We know this, but how can we build the business case and related initiative to solve this? What can you take to your firm’s executive committee to make the case for going digital?

To read more about the 2017 Roadshows and to see dates and locations, click here.


8 05, 2014

Keys for Firm-wide, Best Practice Scanning

2019-02-27T17:20:03-07:00 May 8th, 2014|Paper2Digital Blog, Steve's Blog|

Recently we collaborated with a consulting group to document keys we identify for a successful, firm-wide, best-practice scanning solution. Here goes:

  1. Attorneys, Paralegals and Secretaries should be able to get a paper document profiled, scanned and QC’d without leaving their desk.
    • The division of work involved should optimize process integrity, productivity and labor costs
    • Alternatively, for immediate jobs they should have a simple method to do this entire job by themselves
  2. Enable use of all existing scan devices as scanning on-ramps, including all makes/models of existing or new mfp’s, copiers and scanners.
    • No proprietary (built into the machine hardware) scanning process
    • Simple user interface at the device – as few buttons as possible to complete a scan job
  3. Integrate with Accounting as well as DMS scanning, and integration with other firm workflow and repository and business software. This allows support of a single scan platform for DMS, Accounting and other firm needs.
    • The system helps manage disposition of paper documents after scanning. This enables paper retention or destruction.
    • Set custom, document-based disposition, or apply standard post-scanning disposition for all paper documents entering the system. Disposition is customized to the firm’s policy, and applied on a per document basis during profiling.
  4. Optimize productivity and throughput for the overall process.
    • Division of labor applies to the work (profiling, scanning, QC)  and enables match up of required skills or lowered labor costs, while ensuring optimal throughput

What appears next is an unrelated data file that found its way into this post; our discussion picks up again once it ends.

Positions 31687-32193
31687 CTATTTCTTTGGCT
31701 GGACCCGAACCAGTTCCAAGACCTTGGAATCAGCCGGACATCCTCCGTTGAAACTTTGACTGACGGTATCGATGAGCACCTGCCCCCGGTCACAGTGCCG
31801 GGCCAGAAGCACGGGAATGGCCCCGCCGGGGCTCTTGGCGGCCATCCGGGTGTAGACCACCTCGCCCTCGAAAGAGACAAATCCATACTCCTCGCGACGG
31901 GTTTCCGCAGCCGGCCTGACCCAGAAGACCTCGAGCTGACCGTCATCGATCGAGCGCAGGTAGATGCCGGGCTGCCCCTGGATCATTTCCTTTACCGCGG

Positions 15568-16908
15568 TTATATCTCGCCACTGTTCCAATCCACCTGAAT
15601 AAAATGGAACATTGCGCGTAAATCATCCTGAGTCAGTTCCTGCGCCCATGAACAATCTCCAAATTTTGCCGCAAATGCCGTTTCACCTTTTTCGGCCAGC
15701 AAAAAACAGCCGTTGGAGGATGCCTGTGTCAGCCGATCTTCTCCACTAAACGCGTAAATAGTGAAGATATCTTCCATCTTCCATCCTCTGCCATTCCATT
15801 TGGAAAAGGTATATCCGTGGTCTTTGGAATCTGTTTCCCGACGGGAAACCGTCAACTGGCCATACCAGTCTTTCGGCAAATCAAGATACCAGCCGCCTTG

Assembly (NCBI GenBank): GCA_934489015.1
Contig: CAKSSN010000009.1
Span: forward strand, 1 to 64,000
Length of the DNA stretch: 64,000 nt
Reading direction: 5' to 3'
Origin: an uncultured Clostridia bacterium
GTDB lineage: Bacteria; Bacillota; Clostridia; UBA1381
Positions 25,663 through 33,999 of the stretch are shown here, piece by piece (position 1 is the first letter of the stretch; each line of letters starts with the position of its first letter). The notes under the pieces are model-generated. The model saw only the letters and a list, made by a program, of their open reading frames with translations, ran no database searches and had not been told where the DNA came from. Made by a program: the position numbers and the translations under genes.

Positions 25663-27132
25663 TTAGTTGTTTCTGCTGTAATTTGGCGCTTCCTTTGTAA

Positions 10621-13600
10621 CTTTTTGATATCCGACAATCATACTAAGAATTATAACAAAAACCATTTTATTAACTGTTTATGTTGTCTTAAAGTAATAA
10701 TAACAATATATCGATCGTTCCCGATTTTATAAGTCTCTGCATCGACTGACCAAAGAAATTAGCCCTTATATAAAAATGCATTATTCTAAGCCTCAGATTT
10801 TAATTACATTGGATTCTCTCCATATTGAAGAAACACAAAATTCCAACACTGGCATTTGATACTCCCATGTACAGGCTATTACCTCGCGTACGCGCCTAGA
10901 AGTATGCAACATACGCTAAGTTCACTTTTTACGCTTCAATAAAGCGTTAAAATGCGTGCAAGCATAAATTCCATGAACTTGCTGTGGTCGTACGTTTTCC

• Scanning and process QC can be performed by Records, or the FM, or skilled staff
    • Scanning can be done in stacks
    • Profiling is done from existing DMS and Accounting screens
    • Users have the simplest possible way to get the work done
  5. Quality Control (QC) is integrated in the capture software and workflows, with automatic and custom audits and reports. QC affirms:
    • The document was captured
    • All pages got scanned
    • Image quality is good
    • Image file was written to the DMS
    • Paper document disposition is applied
    • Accountability and audit of the process
3 08, 2013

Scanbition Framework 5: Start with Accounting

2013-08-03T16:59:01-07:00 August 3rd, 2013|Paper2Digital Blog, Steve's Blog|

Start with Accounting

As part of our series on enterprise scanning initiatives, DocSolid summarizes five different approaches that our customers have used successfully, to get started and grow serious scanning across the organization. The fifth and final of these Scanbition Frameworks, is called ‘Start with Accounting.’ For the firm deciding to get serious about scanning and reducing paper burden costs, Accounting can be measured a starting point.

This Accounting Department project automates paper-based workflows by scanning incoming paper invoices and other accounting documents, integrated with the existing accounting software, to facilitate electronic filing and retrieval. After establishing success with this first scanning project, the firm extends its developed scanning, integration and workflow competencies to other areas of the firm – specifically the practice areas. The objective is to get an ROI on scanning in a paper-burdened back-office. Then use the internal case study built by that successful project to inspire the practice areas to pursue similar paper-to-digital advantages.